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My friend and I couldn’t help but notice all the bikes look alike – and look like pretty crappy bikes.  I would think that if I lived in Amsterdam, and would be using a bike often, I’d have a nice bike.  Apparently however there are roughly 50,000 bikes stolen every year.  So I suppose no one buys a nice bike because of the high probability it will be stolen.  We theorized that the people in Amsterdam who are high on pot or mushrooms can’t tell which bike is there own and just take one.  It would be easy to do – all the bikes look alike.

Speaking of “getting high” Amsterdam has a reputation for being a crazy city because both drugs and prostitutes can be easily and legally obtained:

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It was not uncommon while walking through the city to turn a corner and smell the unmistakable and disgusting smell of marijuana smoke.

After we checked in to the hotel, we did some sight seeing.  Amsterdam is a canal city and has many canals running through it:

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FY7A0668-EditCanal river boat tours of the city are prevalent and took an enjoyable cruise to take in the sights:

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Here’s a photo of my buddy in front of the restaurant we stopped in for lunch:

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Amsterdam has a significant Jewish district – on the other side of town from the infamous “Red Light District”:

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FY7A0673-EditThere are also some protestant Christian churches in the city:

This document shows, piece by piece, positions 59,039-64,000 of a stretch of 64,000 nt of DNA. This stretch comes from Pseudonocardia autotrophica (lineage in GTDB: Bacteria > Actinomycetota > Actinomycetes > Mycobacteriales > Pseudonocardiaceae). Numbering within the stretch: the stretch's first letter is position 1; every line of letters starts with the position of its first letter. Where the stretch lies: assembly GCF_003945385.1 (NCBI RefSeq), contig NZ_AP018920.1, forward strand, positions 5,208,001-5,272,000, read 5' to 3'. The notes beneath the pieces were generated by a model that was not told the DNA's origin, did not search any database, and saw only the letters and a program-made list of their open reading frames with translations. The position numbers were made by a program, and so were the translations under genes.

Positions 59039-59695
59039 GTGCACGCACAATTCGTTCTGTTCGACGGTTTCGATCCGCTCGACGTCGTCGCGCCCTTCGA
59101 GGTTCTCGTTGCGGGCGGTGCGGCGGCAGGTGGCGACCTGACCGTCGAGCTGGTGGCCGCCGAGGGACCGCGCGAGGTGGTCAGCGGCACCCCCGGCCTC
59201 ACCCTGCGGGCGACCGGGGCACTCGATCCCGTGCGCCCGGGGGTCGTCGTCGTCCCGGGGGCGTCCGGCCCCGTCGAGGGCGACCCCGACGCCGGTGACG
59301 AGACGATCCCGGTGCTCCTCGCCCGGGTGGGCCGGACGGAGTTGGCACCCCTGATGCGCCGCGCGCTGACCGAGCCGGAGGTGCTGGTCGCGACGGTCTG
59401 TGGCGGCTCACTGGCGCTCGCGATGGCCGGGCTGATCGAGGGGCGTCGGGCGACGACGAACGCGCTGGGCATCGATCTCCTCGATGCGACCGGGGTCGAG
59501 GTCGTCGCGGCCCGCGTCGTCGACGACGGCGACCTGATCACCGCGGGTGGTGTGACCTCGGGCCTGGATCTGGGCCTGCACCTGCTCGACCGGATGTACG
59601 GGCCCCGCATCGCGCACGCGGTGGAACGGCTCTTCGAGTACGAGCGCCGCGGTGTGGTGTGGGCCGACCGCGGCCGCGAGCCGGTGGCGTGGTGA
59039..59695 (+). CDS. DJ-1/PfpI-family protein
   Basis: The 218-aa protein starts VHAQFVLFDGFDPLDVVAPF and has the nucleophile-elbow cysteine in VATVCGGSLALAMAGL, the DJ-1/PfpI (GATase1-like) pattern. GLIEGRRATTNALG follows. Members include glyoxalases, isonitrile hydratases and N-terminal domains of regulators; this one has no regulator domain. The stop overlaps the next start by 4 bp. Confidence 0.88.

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There were many parts of Amsterdam which were certainly pretty, but again it’s not a city I’d care to go back to.  The next morning we flew from Amsterdam back to the US.  It was a whirlwind trip through five cities – my second time experiencing a BMW European Delivery.  The beauty of the European Delivery is having a car and being able to drive wherever you’d like in Europe – being able to experience Europe more like a European.

I hope you enjoyed the photos half as much as I enjoyed the trip!  All photos were taken with my Canon EOS 5D Mark III, and processed using Adobe Photoshop Lightroom 5, Adobe Photoshop CS6, and OnOne Software Perfect Photo Suite.

About John B. Holbrook, II
John B. Holbrook, II is a freelance writer, photographer, and author of ThruMyLens.org, as well as LuxuryTyme.com and TheSeamasterReferencePage.com. *All text and images contained in this web site are the original work of the author, John B. Holbrook, II and are copyright protected. Use of any of the information or images without the permission of the author is prohibited.